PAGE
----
This is perhaps nowhere more true than in early childhood education. In a story about male childcare workers at Organizations, Occupations and Work, Lata Murti reports that only 5% of child care workers and 3% of pre-school teachers are male. Numbers are also low in other Western countries. In Germany, the average is 3.5% (and this includes all employees of child care centers, including custodians). Read the article: http://menteach.org/node/2649

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8) One Day, Two Lives for a Male Student in Early Education
Not very long ago, I was a 17-year-old teenager with no idea what I wanted to do after high school. I did not like school growing up, but I attended school so I could see my friends and of course because my parents were sending me out the door.

I grew up in a very small town and was very close to all of my friends and teachers. I felt like I was the most normal kid growing up. It seemed like I was a friend to almost everyone, participated in every sport I could and had a hobby for every day of the week. While growing up many people told me I would be a great teacher and that I should choose a career working with children. This idea was always in the back of my mind and it seemed like the most interesting career path at the time. Being given the opportunity to write this reflective article has solidified that I did choose the right career path and I am about to become a male early childhood teacher! Read his story: http://menteach.org/node/2650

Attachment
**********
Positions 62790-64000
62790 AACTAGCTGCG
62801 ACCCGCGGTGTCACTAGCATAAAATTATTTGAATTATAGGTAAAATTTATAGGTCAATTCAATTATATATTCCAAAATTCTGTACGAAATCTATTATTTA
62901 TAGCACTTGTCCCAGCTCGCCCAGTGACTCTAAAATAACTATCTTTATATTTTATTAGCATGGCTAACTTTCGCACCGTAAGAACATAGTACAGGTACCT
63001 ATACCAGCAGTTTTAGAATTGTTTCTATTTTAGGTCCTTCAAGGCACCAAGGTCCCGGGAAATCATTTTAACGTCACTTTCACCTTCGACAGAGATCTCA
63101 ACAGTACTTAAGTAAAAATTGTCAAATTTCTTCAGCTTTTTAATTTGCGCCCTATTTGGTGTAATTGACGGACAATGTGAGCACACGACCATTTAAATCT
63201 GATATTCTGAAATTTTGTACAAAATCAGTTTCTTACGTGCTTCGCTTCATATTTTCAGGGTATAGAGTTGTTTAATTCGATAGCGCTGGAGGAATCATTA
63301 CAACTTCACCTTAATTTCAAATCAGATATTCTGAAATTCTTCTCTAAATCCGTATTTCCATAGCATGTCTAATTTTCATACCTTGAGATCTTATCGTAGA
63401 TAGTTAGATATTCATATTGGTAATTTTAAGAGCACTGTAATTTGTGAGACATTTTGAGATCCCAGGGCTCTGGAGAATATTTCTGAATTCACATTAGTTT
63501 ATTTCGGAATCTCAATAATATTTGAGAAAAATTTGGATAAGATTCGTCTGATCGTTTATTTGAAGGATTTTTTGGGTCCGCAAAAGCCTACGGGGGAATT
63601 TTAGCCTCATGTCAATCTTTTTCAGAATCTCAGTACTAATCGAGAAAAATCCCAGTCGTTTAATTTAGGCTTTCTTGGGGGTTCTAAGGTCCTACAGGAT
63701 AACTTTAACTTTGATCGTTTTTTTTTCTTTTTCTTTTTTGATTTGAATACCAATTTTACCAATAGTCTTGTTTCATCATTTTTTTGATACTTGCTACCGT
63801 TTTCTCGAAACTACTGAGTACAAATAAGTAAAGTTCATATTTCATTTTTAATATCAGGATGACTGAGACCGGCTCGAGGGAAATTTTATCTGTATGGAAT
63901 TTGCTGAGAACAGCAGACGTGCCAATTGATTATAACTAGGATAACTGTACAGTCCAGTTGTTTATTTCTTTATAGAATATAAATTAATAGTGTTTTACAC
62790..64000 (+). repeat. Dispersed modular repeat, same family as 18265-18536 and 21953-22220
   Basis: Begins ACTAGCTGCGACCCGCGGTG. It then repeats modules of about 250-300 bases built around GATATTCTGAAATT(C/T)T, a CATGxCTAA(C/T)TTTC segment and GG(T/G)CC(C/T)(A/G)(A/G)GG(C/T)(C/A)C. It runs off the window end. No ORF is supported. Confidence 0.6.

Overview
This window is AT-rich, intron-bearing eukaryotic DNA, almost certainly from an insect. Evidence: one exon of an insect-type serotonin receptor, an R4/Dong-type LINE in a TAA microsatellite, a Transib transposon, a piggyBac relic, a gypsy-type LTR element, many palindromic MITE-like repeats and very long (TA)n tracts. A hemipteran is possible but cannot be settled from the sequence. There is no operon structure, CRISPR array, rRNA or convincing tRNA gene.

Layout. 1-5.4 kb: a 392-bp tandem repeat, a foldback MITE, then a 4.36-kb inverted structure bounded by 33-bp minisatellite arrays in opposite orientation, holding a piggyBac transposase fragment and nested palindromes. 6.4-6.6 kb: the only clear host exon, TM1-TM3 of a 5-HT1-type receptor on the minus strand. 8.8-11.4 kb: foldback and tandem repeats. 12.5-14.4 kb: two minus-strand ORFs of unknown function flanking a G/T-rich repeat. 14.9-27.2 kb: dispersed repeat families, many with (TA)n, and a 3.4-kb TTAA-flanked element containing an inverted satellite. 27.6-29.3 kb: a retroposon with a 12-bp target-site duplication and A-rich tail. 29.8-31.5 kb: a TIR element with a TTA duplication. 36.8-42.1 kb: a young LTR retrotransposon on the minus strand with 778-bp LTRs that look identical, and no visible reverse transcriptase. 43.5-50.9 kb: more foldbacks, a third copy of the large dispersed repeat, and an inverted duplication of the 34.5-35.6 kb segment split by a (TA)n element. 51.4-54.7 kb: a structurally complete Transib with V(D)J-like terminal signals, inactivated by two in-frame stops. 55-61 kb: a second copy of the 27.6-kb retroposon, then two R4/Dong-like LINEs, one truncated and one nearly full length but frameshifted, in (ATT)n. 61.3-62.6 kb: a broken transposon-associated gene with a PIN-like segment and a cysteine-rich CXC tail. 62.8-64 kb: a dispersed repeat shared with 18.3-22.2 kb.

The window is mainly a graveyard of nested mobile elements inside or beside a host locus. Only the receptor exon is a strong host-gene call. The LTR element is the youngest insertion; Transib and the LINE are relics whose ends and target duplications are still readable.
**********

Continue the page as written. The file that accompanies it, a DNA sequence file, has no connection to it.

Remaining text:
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9) Meet the Mannies in the United Kingdom
Why don't more men consider a career in childcare? And why should we now, for the sake of our children, be trying to close the gender gap?

Paul Byron's pram is a sight to behold. Expertly equipped with everything he could possibly need in the course of a day's work, it holds snacks, water bottles, a first aid kit and, perhaps most importantly of all, a selection of much-cuddled soft toys which must not, under any circumstances, go walkabout. Read the article: http://www.menteach.org/node/2652

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10) Why aren't we doing more to encourage men to be primary school teachers?
Mothers outnumbered fathers at our primary school sports day last week in the normal ratio for a day in the working week – maybe 10/1.

Among the staff and volunteers organising the event, however, women outnumbered men by more like 20/1.

The only man making his presence felt was the nerd with the unusual enthusiasm for PA systems who is always allowed to install the mics and loudspeakers - with the result that every announcement flies away inaudibly like chaff on the wind.

The staff personnel board at the school's front door, which displays a photograph of everybody working there, includes at present not a single male face. The Department for Education claims that one in five new primary teachers is a man, but that figure is contradicted by the evidence of one's own eyes and also by more reliable sources. Read the article: http://www.menteach.org/node/2654